Bochy at helm, these are Rangers' biggest needs

October 21st, 2022

Expectations were high in Texas after the Rangers spent more than a half-billion dollars on free-agent contracts last winter, yet the club lost 94 games in 2022.

The disappointing season led to the dismissal of longtime president of baseball operations Jon Daniels, elevating general manager Chris Young to the role of top decision-maker.

That was just the beginning for the Rangers, who announced Friday that they had hired three-time World Series champion Bruce Bochy as their new manager, making it clear that the expectations for 2023 will be even higher than they were this year.

Martín Pérez and are two of the club’s biggest free agents this offseason, and while bringing both pitchers back would seem to be a priority for Texas, the pitching staff -- which ranked 12th in the American League and 22nd in the Majors with a 4.22 ERA -- needs more than the return of the two left-handers to make some noise in 2023.

If last offseason’s spending spree wasn’t enough of a sign that the Rangers were ready to contend, Bochy’s hiring is a clear indication that Texas expects to be in the postseason mix next season and beyond. 

In August, owner Ray Davis said the club needs “a couple of front-end starters” and “a middle of the lineup bat.” Those won’t come cheap, and after shelling out more than $500 million to free agents last winter, Davis said, “I don't plan on spending as much money as we did last season, but we plan on spending some money.”

Here are three things the Rangers must address this offseason to meet those rising expectations:

Address the starting rotation
Pérez’s return would be a good starting point after the 31-year-old produced a career year, going 12-8 with a 2.89 ERA over 196 1/3 innings. He’ll cost significantly more than the one year and $4 million he signed for last winter, but both sides have expressed a desire to continue the relationship, so this one could get done soon.

Beyond Pérez, pitched well when he was healthy, posting a 3.96 ERA in 24 starts in the first year of his four-year, $56 million pact. He was on the injured list three separate times for non-arm injuries, and the Rangers have confidence that he will be able to carry a full workload in 2023.

The rest of the rotation? Well, that’s where the problems set in. showed enough that he can occupy a spot in the back of the rotation, but and  combined to make 40 starts, while 11 other pitchers started a total of 37 games. 

Adding a bona fide ace to the top of the rotation would push Pérez and Gray down into Nos. 2 and 3 roles, though the Rangers could even think bigger and pursue two top arms.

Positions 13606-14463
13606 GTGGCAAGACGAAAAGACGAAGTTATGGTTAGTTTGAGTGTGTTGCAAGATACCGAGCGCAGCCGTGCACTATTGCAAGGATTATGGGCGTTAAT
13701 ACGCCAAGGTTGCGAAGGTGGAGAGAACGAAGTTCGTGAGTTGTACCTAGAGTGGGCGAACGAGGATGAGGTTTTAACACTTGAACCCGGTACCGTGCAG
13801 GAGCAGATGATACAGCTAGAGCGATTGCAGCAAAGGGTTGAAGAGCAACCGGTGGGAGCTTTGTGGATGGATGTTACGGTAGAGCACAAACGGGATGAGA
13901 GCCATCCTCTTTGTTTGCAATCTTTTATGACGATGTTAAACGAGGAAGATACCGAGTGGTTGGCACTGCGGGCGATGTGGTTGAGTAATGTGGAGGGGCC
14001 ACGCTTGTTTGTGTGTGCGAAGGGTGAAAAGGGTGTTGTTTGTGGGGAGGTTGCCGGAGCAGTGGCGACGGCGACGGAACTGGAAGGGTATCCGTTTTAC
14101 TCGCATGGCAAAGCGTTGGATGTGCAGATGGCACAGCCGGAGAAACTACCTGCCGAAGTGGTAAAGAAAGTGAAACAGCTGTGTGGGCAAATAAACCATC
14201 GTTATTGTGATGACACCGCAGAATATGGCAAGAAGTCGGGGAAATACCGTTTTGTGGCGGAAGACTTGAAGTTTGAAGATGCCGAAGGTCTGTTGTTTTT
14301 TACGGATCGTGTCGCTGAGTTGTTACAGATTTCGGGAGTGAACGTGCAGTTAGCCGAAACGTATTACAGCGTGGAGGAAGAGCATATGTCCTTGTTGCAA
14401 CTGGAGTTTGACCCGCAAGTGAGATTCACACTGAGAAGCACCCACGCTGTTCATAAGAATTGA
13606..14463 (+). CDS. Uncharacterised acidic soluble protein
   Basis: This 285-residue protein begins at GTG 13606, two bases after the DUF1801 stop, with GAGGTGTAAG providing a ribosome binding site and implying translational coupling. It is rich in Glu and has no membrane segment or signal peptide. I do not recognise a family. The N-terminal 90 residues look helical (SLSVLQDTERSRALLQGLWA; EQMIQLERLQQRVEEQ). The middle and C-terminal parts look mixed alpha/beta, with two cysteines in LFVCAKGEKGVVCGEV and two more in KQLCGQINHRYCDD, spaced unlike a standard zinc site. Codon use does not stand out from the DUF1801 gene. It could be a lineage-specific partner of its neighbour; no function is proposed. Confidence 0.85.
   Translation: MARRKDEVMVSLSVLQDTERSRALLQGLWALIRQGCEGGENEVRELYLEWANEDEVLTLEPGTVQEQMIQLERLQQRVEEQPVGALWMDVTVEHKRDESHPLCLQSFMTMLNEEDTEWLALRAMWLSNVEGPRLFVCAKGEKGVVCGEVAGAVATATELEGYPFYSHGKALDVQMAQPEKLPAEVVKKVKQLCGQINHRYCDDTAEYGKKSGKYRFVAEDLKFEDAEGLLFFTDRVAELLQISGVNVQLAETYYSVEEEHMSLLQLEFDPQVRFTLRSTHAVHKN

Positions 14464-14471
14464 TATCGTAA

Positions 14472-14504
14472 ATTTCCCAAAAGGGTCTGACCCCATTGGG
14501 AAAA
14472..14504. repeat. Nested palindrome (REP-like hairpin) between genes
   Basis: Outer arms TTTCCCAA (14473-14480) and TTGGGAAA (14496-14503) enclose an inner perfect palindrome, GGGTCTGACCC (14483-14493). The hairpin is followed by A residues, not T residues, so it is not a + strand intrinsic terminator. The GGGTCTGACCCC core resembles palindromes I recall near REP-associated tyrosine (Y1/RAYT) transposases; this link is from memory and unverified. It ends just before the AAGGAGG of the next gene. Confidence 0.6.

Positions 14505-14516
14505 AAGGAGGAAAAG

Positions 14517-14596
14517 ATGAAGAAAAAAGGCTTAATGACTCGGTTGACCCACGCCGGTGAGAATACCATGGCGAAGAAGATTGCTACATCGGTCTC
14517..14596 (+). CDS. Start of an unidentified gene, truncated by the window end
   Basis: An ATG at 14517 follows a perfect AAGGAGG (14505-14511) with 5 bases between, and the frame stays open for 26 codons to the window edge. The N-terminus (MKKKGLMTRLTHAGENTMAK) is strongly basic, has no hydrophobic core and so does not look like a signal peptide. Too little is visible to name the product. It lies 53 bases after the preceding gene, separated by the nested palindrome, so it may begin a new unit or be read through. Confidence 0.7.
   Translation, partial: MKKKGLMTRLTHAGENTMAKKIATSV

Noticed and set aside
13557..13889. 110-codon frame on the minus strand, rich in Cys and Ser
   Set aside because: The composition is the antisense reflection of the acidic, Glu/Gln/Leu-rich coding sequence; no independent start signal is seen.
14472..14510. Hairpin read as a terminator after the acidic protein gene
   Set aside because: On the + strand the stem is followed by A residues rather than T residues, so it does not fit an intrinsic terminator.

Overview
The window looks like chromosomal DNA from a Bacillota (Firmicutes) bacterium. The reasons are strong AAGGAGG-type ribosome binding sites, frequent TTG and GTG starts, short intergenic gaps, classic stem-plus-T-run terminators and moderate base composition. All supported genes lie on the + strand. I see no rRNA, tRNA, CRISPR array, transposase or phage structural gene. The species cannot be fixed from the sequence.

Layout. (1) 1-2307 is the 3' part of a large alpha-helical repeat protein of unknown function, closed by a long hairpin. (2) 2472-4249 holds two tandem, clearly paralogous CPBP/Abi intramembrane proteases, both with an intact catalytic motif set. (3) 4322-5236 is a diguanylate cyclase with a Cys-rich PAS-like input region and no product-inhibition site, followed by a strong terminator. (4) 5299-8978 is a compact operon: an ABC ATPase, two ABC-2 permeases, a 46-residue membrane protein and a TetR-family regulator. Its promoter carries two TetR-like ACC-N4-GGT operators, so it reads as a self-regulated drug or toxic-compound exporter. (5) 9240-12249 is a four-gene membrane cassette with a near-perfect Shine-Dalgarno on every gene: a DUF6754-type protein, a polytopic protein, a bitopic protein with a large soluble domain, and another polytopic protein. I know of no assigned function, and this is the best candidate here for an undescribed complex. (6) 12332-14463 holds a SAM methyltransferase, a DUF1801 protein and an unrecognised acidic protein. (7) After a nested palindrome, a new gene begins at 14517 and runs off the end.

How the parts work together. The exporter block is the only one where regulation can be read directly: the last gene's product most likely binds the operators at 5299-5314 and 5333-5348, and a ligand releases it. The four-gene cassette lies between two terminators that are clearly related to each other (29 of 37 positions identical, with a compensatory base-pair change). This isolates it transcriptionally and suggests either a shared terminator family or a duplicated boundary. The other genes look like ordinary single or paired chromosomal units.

Clayton Kershaw’s name figures to be mentioned as a possibility, as the annual rumors of the Dallas native coming home will continue to swirl. Other top free-agent arms include , , , and , another Texas native who might be intrigued by a homecoming.

The most notable name to watch, however, is , who is expected to opt out of his contract and become a free agent. At the age of 34, deGrom won’t require a seven- or 10-year deal like the ones Texas gave to and , respectively, but it will likely take an average annual value of more than $40 million over four or five years to land the two-time National League Cy Young winner.

Could the Rangers sign deGrom? Or might they opt to lock up a pair of No. 2-type starters to provide depth to the rotation? One way or another, the rotation needs to be the team’s top priority.

Add an outfield bat
Texas’ collective outfield OPS of .641 ranked 14th in the AL, more than 50 points lower than the league average. It’s fun to imagine the damage Aaron Judge could do in Arlington -- after all, he did hit his 62nd home run there -- but the Rangers figure to spend the bulk of their money on pitching, making the slugger an unlikely target.

can fill either center or right field, while  showed enough to warrant at least a part-time role.

A whopping 13 players saw time in left field throughout the course of the season, though none had more than 106 at-bats there. Those at-bats weren’t particularly productive, either; the Rangers’ .508 OPS in left field ranked last in the AL, nearly 200 points below league average.

Adding an outfield bat such as , or would help lengthen the lineup, providing another weapon to go along with Seager, Semien, García and Nathaniel Lowe.

Monitor the trade market
Addressing your needs through free agency can get costly, and after making their big splash last winter, the Rangers know that as well as anyone.

Texas has six prospects in MLB Pipeline’s Top 100 and a farm system that has climbed from No. 24 to No. 6 in MLB Pipeline’s overall farm system rankings in just two years. There is plenty of prospect capital from which to deal if the opportunity presents itself.

That’s not to suggest that Young should mortgage the future in an effort to reach the postseason in 2023, but should free-agent rotation or outfield options not match up, perhaps Young can look to the trade market for a starter (? ?) or outfielder (? ?) to address those needs.